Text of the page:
Coffee machines become a symbol of Italian production and the whole world drinks espresso “the Italian way”
The 1980s signalled a change of pace. Following the turbulent and difficult political and social climate of the 1970s, when Italy faced a process of stagnation and inflation of the economic system that threatened to sink the country, many factors contributed to its recovery: the fall in oil prices, the fall in the dollar, the containment of labour costs, public intervention to support businesses, and technological innovations in processes and products. The turning point came in 1980 with the ‘March of the Forty Thousand’, in which employees and managers rebelled against the constant pressure from the unions and the continuous strikes at FIAT. This led to very rapid political and economic renewal that changed the structure of companies and the market, which was increasingly open to free competition with a growing generation of young people in leadership roles. Not only private, but also public enterprises saw an improvement in their situation, to the extent that in 1986 Italy overtook Great Britain in terms of both GDP and per capita income. Italy ‘led’ by young people had a more colourful, international outlook, emulating the British and Americans, but with a clearly defined style.
The widespread consumption of coffee at global level and the changes in social dynamics have impacted the way the social beverage par excellence is consumed.
The dawn of the new millennium, coloured by great expectations and major concerns, dramatically changed the world’s outlook and structure: from the Twin Towers to economic crises and the emergence of climate change and pandemics, the transition was as short as it was significant.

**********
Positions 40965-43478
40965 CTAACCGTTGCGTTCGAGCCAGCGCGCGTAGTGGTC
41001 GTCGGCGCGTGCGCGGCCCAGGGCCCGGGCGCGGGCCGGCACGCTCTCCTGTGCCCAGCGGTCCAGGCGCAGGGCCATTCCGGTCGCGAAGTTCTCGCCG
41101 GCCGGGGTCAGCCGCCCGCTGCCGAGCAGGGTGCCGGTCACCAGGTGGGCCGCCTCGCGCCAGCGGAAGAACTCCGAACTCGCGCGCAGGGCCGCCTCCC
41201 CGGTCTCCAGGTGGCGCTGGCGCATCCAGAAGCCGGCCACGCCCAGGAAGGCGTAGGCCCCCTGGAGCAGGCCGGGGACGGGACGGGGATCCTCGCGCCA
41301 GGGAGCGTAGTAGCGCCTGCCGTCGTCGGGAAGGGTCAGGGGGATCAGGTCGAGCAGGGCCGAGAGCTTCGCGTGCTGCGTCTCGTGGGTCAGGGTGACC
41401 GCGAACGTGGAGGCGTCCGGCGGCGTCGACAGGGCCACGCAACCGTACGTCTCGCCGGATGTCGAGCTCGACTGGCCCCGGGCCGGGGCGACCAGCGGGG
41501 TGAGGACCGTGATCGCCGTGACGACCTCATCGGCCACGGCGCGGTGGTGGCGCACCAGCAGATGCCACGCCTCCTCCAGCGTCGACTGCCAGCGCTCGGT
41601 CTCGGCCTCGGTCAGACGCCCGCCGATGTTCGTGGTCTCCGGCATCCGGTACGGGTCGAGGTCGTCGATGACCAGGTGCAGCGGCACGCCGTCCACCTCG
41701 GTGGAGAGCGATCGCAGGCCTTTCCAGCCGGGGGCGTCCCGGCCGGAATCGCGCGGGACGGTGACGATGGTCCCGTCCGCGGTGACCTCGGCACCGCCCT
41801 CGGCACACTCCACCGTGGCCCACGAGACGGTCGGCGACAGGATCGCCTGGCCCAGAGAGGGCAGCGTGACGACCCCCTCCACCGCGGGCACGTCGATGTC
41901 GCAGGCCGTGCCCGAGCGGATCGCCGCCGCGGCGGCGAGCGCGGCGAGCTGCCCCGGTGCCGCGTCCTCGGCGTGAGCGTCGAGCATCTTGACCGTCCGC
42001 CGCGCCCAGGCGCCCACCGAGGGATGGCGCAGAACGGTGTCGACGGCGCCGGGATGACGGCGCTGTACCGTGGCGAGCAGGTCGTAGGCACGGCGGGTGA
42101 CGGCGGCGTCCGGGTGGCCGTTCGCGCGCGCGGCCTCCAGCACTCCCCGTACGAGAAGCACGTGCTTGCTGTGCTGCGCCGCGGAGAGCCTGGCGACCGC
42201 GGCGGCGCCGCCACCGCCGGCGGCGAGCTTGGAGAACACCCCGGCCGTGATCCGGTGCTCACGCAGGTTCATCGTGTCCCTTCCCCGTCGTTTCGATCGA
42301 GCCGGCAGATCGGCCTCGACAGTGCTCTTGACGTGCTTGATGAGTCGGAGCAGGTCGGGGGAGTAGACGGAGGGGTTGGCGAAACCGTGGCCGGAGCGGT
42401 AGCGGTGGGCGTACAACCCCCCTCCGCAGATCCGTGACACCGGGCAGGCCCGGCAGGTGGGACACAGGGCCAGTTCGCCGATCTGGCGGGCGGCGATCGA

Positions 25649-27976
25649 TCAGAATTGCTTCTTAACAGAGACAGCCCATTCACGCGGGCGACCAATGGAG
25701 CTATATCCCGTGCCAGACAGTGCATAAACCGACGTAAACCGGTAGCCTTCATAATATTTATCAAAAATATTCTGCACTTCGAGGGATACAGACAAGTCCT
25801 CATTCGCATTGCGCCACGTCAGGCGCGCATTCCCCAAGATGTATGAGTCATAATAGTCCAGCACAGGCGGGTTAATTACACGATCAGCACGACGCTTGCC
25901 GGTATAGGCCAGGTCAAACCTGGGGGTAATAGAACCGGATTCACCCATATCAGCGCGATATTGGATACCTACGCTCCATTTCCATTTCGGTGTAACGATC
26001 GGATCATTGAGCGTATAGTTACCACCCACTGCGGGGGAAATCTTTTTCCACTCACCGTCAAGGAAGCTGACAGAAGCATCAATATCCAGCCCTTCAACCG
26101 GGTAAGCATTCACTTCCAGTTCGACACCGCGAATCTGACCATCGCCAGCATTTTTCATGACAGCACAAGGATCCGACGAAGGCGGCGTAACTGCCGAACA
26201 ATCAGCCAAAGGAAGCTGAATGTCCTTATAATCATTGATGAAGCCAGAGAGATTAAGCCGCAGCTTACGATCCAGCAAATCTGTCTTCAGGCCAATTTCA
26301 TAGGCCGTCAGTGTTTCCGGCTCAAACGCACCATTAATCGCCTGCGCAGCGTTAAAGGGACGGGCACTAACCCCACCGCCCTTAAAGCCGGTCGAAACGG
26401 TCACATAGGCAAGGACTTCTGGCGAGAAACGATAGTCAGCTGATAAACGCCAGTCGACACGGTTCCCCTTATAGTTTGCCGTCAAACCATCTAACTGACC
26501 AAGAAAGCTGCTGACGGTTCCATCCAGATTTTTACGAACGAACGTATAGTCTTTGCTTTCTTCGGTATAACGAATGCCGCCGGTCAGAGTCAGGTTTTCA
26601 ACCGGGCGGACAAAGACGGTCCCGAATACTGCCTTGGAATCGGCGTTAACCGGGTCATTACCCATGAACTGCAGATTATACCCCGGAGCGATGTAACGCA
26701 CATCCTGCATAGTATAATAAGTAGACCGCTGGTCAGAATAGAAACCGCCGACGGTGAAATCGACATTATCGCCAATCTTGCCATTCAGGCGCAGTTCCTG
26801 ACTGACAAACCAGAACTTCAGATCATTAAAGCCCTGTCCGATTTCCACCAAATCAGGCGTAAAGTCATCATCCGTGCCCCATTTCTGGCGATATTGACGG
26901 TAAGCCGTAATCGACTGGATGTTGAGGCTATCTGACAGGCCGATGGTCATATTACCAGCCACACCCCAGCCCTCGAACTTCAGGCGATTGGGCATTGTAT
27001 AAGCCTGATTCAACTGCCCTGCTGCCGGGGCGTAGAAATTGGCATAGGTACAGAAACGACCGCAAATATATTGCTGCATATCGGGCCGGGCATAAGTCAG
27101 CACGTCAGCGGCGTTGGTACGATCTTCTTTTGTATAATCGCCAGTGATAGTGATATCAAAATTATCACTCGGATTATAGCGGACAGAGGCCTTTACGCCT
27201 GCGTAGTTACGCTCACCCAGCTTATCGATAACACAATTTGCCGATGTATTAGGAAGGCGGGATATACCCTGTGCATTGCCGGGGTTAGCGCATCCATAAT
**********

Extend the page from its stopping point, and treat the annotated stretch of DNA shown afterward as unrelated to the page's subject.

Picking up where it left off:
Technology, with exponential speed, has partly eroded culture and interpersonal relationships, but certainly has not diminished the pleasure of a cup of coffee. Bars are no longer the only obvious place to meet: a good coffee or cappuccino can also be enjoyed in the waiting room of a station or airport, in a bookshop or boutique, anywhere in the world. The first years of the new millennium witnessed a return to minimalism in architecture and common spaces.
Memory and the future intermingle in the icons of time. Between new and old galaxies of knowledge to explore, the future is concealed within the past.
Memory and the future intermingle in the icons of time. Between new and old galaxies of knowledge to explore, the future is concealed within the past. Innovating tradition means renewing ideas, giving a new meaning to historical milestones, inventions, customs and habits. A new breath and different feel, while maintaining continuity. This is how shapes become style. Each machine is never just a box for content, but an ever-changing object stimulating all our senses and revealing a set of sensations that change over time and space.